Wings over Woollahra
Autumn bird migration is happening ... right overhead
With the arrival of cooler weather, tiny birds are flying over our homes as they migrate to find food further north. Some, like Yellow-faced Honeyeaters (which weigh only 16g), may gather in small flocks at South Head, feed on Eucalyptus blossoms, then take off high over the water towards North Head, sometimes turning back and trying again a few minutes later - it is a long and dangerous water crossing for such a tiny bird.
April 2020 surveys in the Blue Mountains and Central Coast have recorded thousands of these Honeyeaters migrating through per hour! Silvereyes are also passing through our area, some will have flown 1000kms to reach here, all the way from Tasmania. They gather to feed on berries, nectar or insects for energy on their long route.
Less commonly seen birds, like the stunning Golden Whistlers, Grey and Rufous Fantails, Mistletoebirds and Flycatchers, were seen recently pausing for a feed at Nielsen Park, with tiny Spotted Pardalotes (only 8g), which help protect the Eucalyptus trees by eating insects which feed on their leaves.
Imagine being one of these tiny birds, flying over our Woollahra suburbs and looking down for a safe place to rest and feed - what would you see? Tall trees may look promising, but are not enough, as they are defended by aggressive Noisy Miners. When the small migratory birds stop to rest and feed, they are often chased away, and valuable energy is wasted.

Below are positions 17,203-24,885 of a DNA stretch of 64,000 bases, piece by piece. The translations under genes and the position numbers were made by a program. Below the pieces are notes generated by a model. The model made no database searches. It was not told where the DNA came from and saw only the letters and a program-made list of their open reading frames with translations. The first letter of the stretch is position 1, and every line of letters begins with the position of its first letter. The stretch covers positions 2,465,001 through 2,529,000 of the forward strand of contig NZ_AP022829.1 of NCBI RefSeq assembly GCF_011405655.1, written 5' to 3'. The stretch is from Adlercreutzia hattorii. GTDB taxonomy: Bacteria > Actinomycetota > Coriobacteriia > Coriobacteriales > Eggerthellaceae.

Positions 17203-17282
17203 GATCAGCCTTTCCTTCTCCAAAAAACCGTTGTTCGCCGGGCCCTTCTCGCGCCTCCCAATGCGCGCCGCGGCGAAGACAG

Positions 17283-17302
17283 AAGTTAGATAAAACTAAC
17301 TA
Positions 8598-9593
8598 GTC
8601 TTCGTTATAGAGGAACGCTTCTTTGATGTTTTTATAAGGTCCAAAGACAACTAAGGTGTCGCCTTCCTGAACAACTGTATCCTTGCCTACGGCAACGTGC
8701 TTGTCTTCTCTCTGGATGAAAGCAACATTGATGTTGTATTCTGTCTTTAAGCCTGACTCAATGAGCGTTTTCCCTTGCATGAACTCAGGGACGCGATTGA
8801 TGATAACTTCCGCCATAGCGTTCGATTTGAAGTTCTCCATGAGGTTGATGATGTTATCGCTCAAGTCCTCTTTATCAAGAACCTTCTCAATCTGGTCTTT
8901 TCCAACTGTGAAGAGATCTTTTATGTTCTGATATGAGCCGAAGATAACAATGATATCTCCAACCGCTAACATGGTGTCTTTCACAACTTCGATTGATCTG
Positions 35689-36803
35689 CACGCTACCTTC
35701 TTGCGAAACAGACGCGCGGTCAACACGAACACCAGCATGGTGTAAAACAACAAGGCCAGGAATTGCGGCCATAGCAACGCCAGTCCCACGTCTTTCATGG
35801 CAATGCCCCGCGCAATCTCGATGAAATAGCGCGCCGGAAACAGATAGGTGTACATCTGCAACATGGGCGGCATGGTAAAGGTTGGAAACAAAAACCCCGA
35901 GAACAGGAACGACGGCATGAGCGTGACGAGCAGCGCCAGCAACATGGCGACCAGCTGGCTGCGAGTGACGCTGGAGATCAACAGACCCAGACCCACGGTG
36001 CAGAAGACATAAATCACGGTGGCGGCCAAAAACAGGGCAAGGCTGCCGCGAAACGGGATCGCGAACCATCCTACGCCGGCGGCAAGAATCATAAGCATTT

Where there is a bushy understory, small birds will be more protected. Ensuring a diversity of species (ideally local native ones) will provide flowers and attract insects at different times of the year - so simply by adding bushes, vines and other small plants, we can help them twice - with shelter and with food.
Imagine if your garden could make the difference to these birds’ survival!
For ideas on how your garden can support birds visit Birds in Backyards ‘Creating Places’.
So please, in the next few weeks, take a moment to listen and look up if you hear ‘prrp prrp’ calls from on high, and you may have the joy of watching migration in action!
Article courtesy of Renée Ferster Levy